• No one can take away the fundamental rights from us by the government or the public, whereas the public cannot take away the legal rights, but the government can take it away. For this the government brought the Land Acquisition Bill.

Right to constitutional remedies [Art. 32]

Article 32.

The Right to Constitutional Remedies Article 32 is said to be a fundamental right making the fundamental right a fundamental right. Because through this a person can directly go to the Supreme Court on the matter of abuse. The Supreme Court issues five types of writ petitions or orders.

Habeas Corpus – This is the biggest writ of personal liberty. It gives this order to the arresting officer. That he should be presented in the cum body court within 24 hours.

Paramadesh (Mendemus) – It means we give orders. When a co-operative employee does not work well. So it is issued on that.

Coercion (covariento) – When a person starts doing something for which he is not authorized. So there comes a question of authority to stop him.

Article 20 and 21 are the only such articles during Article 352 (National Emergency). which cannot be denied.

Prohibition – This upper court brings it to the lower court when the lower court has already ruled by violating its rights.

Certiorari – This is also brought by the Supreme Court to the Court lower than itself. When the lower court has violated its authority and has given its verdict.

Note –

  • Ambedkar called Article 32 the soul of the Constitution.
  • Which part is called the soul of the constitution? -Preface
  • These five types of writs can also be issued by the High Court under Article 226.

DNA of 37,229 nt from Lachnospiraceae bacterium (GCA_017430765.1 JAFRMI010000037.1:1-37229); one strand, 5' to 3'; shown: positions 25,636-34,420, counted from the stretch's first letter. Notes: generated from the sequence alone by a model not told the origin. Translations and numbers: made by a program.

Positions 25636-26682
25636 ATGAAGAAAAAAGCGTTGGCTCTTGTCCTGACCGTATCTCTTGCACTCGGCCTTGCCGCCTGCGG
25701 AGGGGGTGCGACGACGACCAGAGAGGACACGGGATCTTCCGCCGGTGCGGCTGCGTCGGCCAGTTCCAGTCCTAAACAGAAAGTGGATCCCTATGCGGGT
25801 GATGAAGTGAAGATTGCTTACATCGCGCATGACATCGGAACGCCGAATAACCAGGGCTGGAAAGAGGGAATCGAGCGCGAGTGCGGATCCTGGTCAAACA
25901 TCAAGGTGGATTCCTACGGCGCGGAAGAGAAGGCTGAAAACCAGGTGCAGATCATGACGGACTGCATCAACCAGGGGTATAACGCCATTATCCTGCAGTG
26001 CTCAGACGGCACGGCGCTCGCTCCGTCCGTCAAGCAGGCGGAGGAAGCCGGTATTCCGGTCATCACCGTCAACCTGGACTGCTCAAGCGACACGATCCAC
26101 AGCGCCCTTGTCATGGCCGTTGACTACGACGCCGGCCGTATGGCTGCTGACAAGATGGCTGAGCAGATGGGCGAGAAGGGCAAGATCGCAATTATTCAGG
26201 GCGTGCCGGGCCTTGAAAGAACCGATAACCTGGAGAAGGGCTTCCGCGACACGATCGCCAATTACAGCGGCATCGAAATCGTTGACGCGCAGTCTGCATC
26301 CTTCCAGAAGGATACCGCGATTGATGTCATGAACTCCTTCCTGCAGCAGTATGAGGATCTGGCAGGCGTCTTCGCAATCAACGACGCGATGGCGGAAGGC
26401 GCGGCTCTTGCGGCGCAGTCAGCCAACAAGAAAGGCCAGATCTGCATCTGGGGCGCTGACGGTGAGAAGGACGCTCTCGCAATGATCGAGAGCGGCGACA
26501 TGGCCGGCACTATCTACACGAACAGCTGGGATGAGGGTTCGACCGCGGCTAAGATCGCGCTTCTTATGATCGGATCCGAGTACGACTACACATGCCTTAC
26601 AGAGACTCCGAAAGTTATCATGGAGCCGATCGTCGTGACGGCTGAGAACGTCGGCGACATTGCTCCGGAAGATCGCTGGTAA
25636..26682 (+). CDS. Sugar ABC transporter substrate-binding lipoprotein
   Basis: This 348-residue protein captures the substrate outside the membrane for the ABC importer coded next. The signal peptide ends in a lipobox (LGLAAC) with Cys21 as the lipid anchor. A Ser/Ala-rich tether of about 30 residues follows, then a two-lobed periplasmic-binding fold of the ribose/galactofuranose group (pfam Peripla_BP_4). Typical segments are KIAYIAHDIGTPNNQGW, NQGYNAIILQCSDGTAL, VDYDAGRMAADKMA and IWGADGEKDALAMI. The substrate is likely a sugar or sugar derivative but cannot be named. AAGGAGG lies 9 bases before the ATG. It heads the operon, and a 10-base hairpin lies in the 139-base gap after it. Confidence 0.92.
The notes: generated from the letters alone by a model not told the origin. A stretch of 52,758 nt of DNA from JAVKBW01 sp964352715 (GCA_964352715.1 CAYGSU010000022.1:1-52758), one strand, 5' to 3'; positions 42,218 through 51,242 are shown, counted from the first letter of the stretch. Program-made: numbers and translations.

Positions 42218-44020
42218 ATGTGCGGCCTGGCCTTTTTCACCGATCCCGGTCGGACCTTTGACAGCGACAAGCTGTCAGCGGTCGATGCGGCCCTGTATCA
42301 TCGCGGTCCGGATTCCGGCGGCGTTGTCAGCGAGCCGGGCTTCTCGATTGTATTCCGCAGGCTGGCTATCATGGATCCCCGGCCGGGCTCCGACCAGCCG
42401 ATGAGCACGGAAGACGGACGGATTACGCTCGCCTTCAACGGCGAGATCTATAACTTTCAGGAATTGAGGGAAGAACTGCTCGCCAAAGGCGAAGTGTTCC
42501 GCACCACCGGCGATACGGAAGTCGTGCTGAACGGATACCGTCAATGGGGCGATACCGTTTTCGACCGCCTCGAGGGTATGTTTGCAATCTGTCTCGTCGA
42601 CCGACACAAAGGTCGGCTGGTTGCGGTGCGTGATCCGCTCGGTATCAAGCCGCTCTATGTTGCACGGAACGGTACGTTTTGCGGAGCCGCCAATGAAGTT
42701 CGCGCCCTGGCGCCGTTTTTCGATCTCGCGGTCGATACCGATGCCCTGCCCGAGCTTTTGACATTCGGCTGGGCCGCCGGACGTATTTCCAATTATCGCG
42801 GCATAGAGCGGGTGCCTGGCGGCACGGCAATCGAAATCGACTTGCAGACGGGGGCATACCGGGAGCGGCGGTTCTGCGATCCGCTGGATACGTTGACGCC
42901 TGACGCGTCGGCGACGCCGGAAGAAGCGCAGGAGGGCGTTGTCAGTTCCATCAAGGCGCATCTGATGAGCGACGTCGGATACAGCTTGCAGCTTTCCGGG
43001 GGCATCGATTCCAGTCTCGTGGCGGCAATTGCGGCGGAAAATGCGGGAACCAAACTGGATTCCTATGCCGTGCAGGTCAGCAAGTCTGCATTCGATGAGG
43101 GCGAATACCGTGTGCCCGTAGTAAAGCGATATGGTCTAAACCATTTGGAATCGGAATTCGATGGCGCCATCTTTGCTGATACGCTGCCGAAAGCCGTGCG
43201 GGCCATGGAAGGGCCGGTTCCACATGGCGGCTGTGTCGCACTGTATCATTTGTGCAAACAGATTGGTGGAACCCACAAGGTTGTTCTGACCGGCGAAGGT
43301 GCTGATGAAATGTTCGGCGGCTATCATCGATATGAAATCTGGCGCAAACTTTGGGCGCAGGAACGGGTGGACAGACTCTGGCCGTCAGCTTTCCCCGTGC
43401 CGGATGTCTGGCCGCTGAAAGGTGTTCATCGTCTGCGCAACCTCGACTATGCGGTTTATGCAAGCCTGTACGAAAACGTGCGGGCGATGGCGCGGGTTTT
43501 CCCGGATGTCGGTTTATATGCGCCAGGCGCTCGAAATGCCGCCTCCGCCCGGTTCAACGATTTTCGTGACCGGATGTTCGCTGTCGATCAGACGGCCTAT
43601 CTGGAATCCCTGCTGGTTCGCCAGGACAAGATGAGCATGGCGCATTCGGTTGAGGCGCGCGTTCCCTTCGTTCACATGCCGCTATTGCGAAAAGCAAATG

Article 33

In the interest of national security, Parliament can limit the fundamental right of military, media and spy.

Article 34

The martial law can be applied in any region of India. The court of the army is called Court Marshal. The most stringent Marshall law is AFSPA. [Axnel Forces Special Power Act]

Article 35

Discussion of the method of implementation of the Fundamental Right given in Part-3.

Fundamental Rights were divided into 7 categories. But at present there are 6 categories –

name of fundamental rightArticle
right to equality14-18
right to freedom19-22
right against exploitation23-24
right to freedom of religion25-28
Right to Education and Culture29-30
Property rights31 X
right to constitutional remedies32

Note –

  • Article 15, 16, 19, 29 and 30 are available only to Indians.
  • It is not a fundamental right to strike and drive a wheelbarrow because it violates the fundamental right of other people.
  • Permanent housing and compulsory employment is not a fundamental right.
  • Right to vote is a political right not a fundamental right.
  • The President suspends the Fundamental Right for some time.
  • Parliament permanently restricts Fundamental Rights. The defenders of fundamental rights are called SC-32 and HC-226.